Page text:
• HEALTH & NUTRITION

Can stress be positive?

Stress has a bad reputation, and researchers tend to agree that while it’s necessary, too much of it can be harmful for our health. But what if you could transform the way you approach stress so that it not only makes you feel more relaxed – but also reduces the impact it has on your body?

Three people in meeting with coffee

Numerous studies have highlighted the link between our perception of stress, and the effect that stress has on the body. What researchers have identified is that when you change the way you feel about stress, it can potentially be a lot more beneficial for your health and help you perform better.

Becoming friends with stress

Psychologist Kelly McGonigal is on a mission to help people view stress in a positive light, as a way to support their long-term health. In her famous Ted Talk ‘How to make stress your friend’, Kelly explains the life-changing tool of adopting a positive perspective when it comes to stress. You may be thinking ‘But if I didn’t think something was stressful, then I wouldn’t be stressed!’ - and you’re right, the research doesn't suggest that you can escape stress entirely with a positive attitude. But it does mean that when you change the way you think about the stress that you do experience, it has the potential to have a less harmful effect on your mind and body.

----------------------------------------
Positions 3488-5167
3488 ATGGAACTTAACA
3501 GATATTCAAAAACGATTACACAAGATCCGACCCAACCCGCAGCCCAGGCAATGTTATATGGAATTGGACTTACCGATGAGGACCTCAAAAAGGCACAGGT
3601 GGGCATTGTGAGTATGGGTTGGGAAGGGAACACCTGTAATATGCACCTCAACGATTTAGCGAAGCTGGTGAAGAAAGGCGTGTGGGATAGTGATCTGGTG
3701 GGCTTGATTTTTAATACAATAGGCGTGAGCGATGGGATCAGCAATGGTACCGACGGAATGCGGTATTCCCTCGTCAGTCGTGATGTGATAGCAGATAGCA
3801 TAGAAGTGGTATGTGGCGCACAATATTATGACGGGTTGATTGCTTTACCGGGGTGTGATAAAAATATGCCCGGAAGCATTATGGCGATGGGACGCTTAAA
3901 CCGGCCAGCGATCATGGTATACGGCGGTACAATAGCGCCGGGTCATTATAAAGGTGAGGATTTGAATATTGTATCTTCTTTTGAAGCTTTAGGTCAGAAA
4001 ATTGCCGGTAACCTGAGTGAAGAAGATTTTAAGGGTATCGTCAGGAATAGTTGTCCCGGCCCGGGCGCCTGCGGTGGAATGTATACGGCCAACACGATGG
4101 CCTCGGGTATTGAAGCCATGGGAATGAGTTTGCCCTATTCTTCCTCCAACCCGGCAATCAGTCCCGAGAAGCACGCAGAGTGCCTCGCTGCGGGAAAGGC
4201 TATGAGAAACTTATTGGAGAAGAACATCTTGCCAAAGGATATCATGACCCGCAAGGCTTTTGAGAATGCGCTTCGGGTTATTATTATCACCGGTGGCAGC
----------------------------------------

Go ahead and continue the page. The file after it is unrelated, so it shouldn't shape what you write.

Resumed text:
In the Ted Talk, Kelly mentions a study from the University of Wisconsin that initially inspired her to rethink her approach to stress management. The study kept track of the stress levels of 30,000 adults in the US over a period of 8 years – and whether they believed their stress was harmful to their health. In short, it was found that the people who experienced a significant amount of stress – but did not believe that stress was harmful to their health – had the lowest risk of mortality. These people experienced stress regularly, yet their lifespan was longer than those who experienced very low amounts of stress – simply because they believed it wasn’t harmful to their health.

From these findings, Kelly summarizes that when you change your mind about stress – you can actually change the way your body responds to stressful events. What this means exactly, is that when you practice experiencing stressful events from a more positive and productive perspective, it can actually have a completely different effect on your body – for the better.

Re-framing the stress response

The fight or flight response, also known as the stress response, helps the body react to any perceived stress. Despite its evolutionary purpose of keeping us safe in times of real danger, your stress response can be activated anytime you perceive stress. This means that while you're not at risk of being eaten by a saber-toothed tiger like your ancestors once may have been, you are exposed to subjectively smaller, more frequent stressors in your modern-day life. The typical fight or flight response consists of those signs of stress you may be familiar with – your heart rate increases, maybe your palms get sweaty and you become hyper-aware of your surroundings. Internally, your body has activated survival mode, and its gearing up to help you either fight or flee from any perceived danger. What most stress management gurus tell us is that this response is dangerous if we’re experiencing it often. While this may be true, a more realistic way to experience stress (because stress in life tends to be unavoidable) is to change what it means to you.